No escapará a vuestra atención que en casi todos los casos se trata de los países con mayores índices de desarrollo humano y de equidad de género. El reconocimiento de la diversidad de formas de convivencia que en toda comunidad existen parece ir de la mano con la construcción de sociedades en las que todas y todos puedan vivir de manera más humana y justa.

Confiamos en que ustedes dedicarán a este proyecto toda la atención que merece.

Cordialmente,

(nombre, organización y dirección)

BACKGROUND

The mixed commission of the Venezuelan National Assembly is discussing its constitutional reform project proposed by President Hugo Chavez.

The president of the Mixed Commission for the Constitutional Reformation, Cilia Flores, commented last Wednesday on progress toward the approval of Articles 21, 64, 71, 72, 73, 74, 67, 70 and 87. She said that she expected the mixed commission to present its closing report for debate in the National Assembly on Monday October 15.

Public consultation has been part of the process of constitutional reform, and a group of citizens requested the inclusion sexual orientation nondiscrimination in Article 21. This article currently states that, “No discrimination based on race, sex, creed or social standing shall be permitted, nor, in general, any discrimination with the intent or effect of nullifying or encroaching upon the recognition, enjoyment or exercise, on equal terms, of the rights and liberties of every individual.”

In an informal meeting with journalists who cover parliament, a legislator observed that an organized group pressed for its inclusion in the constitutional reform process. The legislator also commented that although taboos still exist around homosexuality, sexual orientation non-discrimination is a human rights issue. The legislator never mentioned gender identity, which is equally deserving of constitutional protection.

Citizens also pressed for Article 77 to be extended to include same-sex couples but so far the Commission resists debating this issue. Article 77 currently states that, “Marriage, which is based on free consent and absolute equality of rights and obligations of the spouses, is protected. A stable de facto union between a man and a woman which meets the requirements established by law shall have the same effects as marriage.”

INTERNATIONAL HUMAN RIGHTS LAW

The right to be free from discrimination and to equality before the law is protected by the UDHR (Articles 2 and 7), ICCPR (Articles 2 and 26) and ICHR (Articles 1 and 24).

The right to the protection of the family is specified in Article 16 of the UDHR, Article 10 of the ICESCR, Article 23 of the ICCPR, and Article 17 of the IAHRC.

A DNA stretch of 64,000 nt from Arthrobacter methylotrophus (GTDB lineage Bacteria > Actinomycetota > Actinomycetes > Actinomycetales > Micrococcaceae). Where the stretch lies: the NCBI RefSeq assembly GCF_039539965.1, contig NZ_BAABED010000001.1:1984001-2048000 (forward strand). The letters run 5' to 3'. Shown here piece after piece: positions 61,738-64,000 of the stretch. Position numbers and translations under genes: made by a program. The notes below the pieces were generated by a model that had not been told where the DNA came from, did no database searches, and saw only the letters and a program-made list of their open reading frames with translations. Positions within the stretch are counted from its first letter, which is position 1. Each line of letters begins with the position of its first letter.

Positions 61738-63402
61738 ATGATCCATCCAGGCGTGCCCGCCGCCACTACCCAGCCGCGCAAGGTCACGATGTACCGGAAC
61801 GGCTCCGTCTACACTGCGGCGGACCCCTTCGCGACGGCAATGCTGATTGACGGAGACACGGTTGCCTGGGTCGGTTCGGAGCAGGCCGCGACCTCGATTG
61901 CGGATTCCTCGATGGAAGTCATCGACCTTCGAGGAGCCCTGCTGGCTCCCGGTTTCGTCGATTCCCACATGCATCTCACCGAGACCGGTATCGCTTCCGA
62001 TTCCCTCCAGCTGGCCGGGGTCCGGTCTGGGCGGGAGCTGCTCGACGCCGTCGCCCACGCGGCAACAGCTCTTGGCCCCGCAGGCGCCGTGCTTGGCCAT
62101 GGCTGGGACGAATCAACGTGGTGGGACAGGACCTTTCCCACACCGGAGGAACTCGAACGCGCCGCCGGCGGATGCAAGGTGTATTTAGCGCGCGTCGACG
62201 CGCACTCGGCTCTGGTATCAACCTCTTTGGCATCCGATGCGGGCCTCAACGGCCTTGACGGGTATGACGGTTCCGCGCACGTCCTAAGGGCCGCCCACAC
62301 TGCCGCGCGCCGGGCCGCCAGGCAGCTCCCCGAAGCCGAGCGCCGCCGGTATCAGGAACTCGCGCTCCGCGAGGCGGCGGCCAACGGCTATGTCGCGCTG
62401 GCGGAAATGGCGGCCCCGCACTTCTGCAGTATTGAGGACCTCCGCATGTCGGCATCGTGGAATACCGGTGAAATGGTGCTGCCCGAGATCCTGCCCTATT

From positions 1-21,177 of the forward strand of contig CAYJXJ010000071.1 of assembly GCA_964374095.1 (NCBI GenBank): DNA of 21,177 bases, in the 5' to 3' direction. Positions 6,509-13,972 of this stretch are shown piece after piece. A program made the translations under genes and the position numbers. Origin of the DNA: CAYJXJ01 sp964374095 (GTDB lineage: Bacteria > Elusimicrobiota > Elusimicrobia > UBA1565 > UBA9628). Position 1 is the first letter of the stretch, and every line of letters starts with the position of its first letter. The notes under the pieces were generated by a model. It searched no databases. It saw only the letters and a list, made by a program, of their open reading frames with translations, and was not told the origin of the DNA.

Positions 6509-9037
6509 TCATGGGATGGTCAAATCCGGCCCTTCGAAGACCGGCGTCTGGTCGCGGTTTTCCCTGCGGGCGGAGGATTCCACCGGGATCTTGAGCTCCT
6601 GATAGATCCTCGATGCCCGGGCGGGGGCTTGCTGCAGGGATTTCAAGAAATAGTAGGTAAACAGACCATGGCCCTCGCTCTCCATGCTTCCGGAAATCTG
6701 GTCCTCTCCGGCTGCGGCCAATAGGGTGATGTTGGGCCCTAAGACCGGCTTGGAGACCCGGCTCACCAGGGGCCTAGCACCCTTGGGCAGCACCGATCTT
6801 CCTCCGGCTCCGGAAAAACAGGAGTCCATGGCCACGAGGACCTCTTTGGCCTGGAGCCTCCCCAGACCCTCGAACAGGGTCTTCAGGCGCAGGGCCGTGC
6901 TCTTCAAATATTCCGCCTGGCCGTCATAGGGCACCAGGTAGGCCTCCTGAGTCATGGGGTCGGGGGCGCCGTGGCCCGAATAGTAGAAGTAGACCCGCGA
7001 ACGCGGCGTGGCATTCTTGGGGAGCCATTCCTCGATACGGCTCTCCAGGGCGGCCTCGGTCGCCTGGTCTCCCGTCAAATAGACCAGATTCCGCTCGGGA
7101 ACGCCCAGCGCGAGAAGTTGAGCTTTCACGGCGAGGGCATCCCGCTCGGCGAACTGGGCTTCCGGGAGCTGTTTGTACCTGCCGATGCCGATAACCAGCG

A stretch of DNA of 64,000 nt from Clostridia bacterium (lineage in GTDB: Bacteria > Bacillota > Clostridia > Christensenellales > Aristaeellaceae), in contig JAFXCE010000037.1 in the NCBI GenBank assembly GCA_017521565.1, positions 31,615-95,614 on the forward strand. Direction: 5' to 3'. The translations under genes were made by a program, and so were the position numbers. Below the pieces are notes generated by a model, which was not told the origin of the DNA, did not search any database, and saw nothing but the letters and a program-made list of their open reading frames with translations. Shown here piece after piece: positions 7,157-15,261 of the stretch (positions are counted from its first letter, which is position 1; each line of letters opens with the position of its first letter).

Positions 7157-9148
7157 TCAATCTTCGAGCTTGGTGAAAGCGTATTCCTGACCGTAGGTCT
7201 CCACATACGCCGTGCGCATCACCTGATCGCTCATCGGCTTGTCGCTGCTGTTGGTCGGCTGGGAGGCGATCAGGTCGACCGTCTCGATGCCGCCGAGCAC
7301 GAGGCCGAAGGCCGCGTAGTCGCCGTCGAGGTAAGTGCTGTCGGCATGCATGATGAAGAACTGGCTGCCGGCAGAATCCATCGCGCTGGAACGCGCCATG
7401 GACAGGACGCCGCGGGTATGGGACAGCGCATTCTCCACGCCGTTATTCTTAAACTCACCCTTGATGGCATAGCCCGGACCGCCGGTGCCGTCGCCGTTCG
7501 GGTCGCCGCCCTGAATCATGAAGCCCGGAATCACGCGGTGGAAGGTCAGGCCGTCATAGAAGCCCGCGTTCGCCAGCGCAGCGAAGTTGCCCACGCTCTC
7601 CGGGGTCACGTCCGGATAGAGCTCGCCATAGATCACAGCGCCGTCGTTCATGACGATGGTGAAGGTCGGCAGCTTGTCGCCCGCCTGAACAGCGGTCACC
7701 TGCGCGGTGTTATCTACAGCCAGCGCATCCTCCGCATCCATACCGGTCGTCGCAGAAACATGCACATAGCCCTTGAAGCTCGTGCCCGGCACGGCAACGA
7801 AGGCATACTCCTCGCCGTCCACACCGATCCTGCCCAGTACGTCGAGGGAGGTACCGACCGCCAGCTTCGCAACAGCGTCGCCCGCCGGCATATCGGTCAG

The United Nations Human Rights Committee affirmed in Toonen v Australia (1994) that existing protections against discrimination in Articles 2 and 26 of the International Covenant on Civil and Political Rights (ICCPR) should be understood to include sexual orientation as a protected status. The UN Committee on Economic and Social Rights has made a similar observation in its General Comment 14 on the right to health. Numerous other United Nations human rights mechanisms have condemned discrimination based on sexual orientation.

In 2002, Venezuela ratified the Andean Charter to Promote and Protect Human Rights. Article 10 of this Charter reaffirms the decision of Andean states to combat all forms of racism, discrimination, xenophobia and any kind of intolerance or exclusion against individuals or communities on account of race, color, sex, age, language, religion, public opinion, nationality, sexual orientation, immigration status or any other condition, as well as their commitment to promote national legislation that will criminalize racial discrimination. Section F of the Charter is devoted specifically to the rights of people whose sexual orientation differs from that of the majority. Article 52 recognizes that all people, regardless of their sexual orientation or choice, are entitled to the same human rights. In Article 52, the signatories commit themselves to combating all forms of discrimination against individuals based on their sexual orientation or choice, paying special attention to preventing and punishing violence and discrimination against those whose sexual orientation or choice differs from that of the majority. The signatories also commit to providing legal resources for effective remedy in cases of damage caused by such crimes.

Venezuela ratified ICCPR on May 10, 1978; CAT on July 29, 1991 and IAHRC on August 9, 1977. The UDHR is considered part of customary international law, and binding on all member States of the United Nations, including Venezuela.